Rodd Rathjen Discusses 'Buoyancy', His Film About Modern Slavery

Rodd Rathjen's directorial feature debut, Buoyancy, seeks to give a voice to the voiceless men and boys who are victims of slavery in Southeast Asia.

Music

Hear the New, Classic Pop of the Parson Red Heads' "Turn Around" (premiere)

The Parson Red Heads' "Turn Around" is a pop tune, but pop as heard through ears more attuned to AM radio's glory days rather than streaming playlists and studio trickery.

Music

Blitzen Trapper on the Afterlife, Schizophrenia, Civil Unrest and Our Place in the Cosmos

Influenced by the Tibetan Book of the Dead, Blitzen Trapper's new album Holy Smokes, Future Jokes plumbs the comedic horror of the human condition.

Love in the Time of Coronavirus

Fire in the Time of Coronavirus

If we venture out our front door we might inhale both a deadly virus and pinpoint flakes of ash. If we turn back in fear we may no longer have a door behind us.

Music

Sufjan Stevens' 'The Ascension' Is Mostly Captivating

Even though Sufjan Stevens' The Ascension is sometimes too formulaic or trivial to linger, it's still a very good, enjoyable effort.

Jordan Blum
Music

Chris Smither's "What I Do" Is an Honest Response to Old Questions (premiere + interview)

How does Chris Smither play guitar that way? What impact does New Orleans have on his music? He might not be able to answer those questions directly but he can sure write a song about it.

Music

Sally Anne Morgan Invites Us Into a Metaphorical Safe Space on 'Thread'

With Thread, Sally Anne Morgan shows that traditional folk music is not to be smothered in revivalist praise. It's simply there as a seed with which to plant new gardens.

Music

Godcaster Make the Psych/Funk/Hard Rock Debut of the Year

Godcaster's Long Haired Locusts is a swirling, sloppy mess of guitars, drums, flutes, synths, and apparently whatever else the band had on hand in their Philly basement. It's a highly entertaining and listenable album.

Film

What 'O Brother, Where Art Thou?' Gets Right (and Wrong) About America

Telling the tale of the cyclops through the lens of high and low culture, in O'Brother, Where Art Thou? the Coens hammer home a fatalistic criticism about the ways that commerce, violence, and cosmetic Christianity prevail in American society .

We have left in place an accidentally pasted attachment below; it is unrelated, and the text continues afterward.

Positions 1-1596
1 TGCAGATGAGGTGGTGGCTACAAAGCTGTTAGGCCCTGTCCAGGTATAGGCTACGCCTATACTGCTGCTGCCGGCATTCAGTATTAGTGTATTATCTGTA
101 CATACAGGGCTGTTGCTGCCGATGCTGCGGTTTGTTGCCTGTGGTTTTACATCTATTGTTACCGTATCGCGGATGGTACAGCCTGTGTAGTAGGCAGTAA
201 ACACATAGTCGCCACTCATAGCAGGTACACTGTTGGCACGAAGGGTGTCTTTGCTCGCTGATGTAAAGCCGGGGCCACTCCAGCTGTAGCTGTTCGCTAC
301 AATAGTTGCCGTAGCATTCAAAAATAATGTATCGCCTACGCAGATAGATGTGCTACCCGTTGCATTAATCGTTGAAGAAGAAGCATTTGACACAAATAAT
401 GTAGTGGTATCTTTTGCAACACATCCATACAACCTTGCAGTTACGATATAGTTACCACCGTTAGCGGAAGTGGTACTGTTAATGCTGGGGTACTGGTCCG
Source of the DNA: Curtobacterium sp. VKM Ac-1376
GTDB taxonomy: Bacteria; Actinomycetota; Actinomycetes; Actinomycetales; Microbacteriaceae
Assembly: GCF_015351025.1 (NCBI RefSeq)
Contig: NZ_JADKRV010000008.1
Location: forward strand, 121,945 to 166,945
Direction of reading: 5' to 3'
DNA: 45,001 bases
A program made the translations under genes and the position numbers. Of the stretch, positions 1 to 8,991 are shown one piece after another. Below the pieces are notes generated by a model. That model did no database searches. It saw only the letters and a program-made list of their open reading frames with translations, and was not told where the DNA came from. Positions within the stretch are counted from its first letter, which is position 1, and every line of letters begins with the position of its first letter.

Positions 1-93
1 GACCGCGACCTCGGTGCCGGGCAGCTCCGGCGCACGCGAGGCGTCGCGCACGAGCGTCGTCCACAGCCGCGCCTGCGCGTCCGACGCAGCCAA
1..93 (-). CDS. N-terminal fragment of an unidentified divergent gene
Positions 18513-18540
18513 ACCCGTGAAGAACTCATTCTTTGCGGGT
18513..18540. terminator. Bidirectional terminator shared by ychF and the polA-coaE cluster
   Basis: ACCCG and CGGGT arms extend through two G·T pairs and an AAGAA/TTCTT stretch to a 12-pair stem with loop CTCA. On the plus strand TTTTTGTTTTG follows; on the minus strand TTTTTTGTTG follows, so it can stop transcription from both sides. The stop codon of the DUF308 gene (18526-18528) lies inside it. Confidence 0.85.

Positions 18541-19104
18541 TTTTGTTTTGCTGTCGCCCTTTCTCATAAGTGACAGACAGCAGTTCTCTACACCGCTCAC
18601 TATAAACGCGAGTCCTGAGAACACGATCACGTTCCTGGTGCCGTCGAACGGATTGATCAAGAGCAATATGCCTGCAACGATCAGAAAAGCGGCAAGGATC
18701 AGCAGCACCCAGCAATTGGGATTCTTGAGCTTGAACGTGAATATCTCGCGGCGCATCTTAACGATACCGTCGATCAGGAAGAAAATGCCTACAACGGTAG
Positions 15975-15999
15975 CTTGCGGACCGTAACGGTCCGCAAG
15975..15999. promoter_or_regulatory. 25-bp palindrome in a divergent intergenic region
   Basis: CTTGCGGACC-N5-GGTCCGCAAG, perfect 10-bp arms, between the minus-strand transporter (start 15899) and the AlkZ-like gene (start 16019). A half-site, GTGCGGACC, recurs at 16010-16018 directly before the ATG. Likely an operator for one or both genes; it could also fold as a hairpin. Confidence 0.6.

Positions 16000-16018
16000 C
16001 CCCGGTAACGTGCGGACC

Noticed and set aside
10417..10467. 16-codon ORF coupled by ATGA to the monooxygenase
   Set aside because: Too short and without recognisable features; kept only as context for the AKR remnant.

Film

The Dance of Male Forms in Denis' 'Beau travail'

Claire Denis' masterwork of cinematic poetry, Beau travail, is a cinematic ballet that tracks through tone and style the sublimation of violent masculine complexes into the silent convulsions of male angst.

Music

The Cradle's 'Laughing in My Sleep' Is an Off-kilter Reflection of Musical Curiosity

The Cradle's Paco Cathcart has curated a thoughtfully multifarious album. Laughing in My Sleep is an impressive collection of 21 tracks, each unapologetic in their rejection of expectations.

Music

Tobin Sprout Goes Americana on 'Empty Horses'

During the heyday of Guided By Voices, Tobin Sprout wasn't afraid to be absurd amongst all that fuzz. Sprout's new album, Empty Horses, is not the Tobin Sprout we know.

Film

'All In: The Fight for Democracy' Spotlights America's Current Voting Restrictions as Jim Crow 2.0

Featuring an ebullient and combative Stacey Abrams, All In: The Fight for Democracy shows just how determined anti-democratic forces are to ensure that certain groups don't get access to the voting booth.

Music

'Transgender Street Legend Vol. 2' Finds Left at London "At My Peak and Still Rising"

"[Pandemic lockdown] has been a detriment to many people's mental health," notes Nat Puff (aka Left at London) around her incendiary, politically-charged new album, "but goddamn it if I haven't been making some bops here and there!"

Music

Daniel Romano's 'How Ill Thy World Is Ordered' Is His Ninth LP of 2020 and It's Glorious

No, this is isn't a typo. Daniel Romano's How Ill Thy World Is Ordered is his ninth full-length release of 2020, and it's a genre-busting thrill ride.

Music

The Masonic Travelers Offer Stirring Rendition of "Rock My Soul" (premiere)

The Last Shall Be First: the JCR Records Story, Volume 1 captures the sacred soul of Memphis in the 1970s and features a wide range of largely forgotten artists waiting to be rediscovered. Hear the Masonic Travelers "Rock My Soul".


Reviews
Collapse Expand Reviews



Features
Collapse Expand Features

PM Picks
Collapse Expand Pm Picks

© 1999-2020 PopMatters.com. All rights reserved.
PopMatters is wholly independent, women-owned and operated.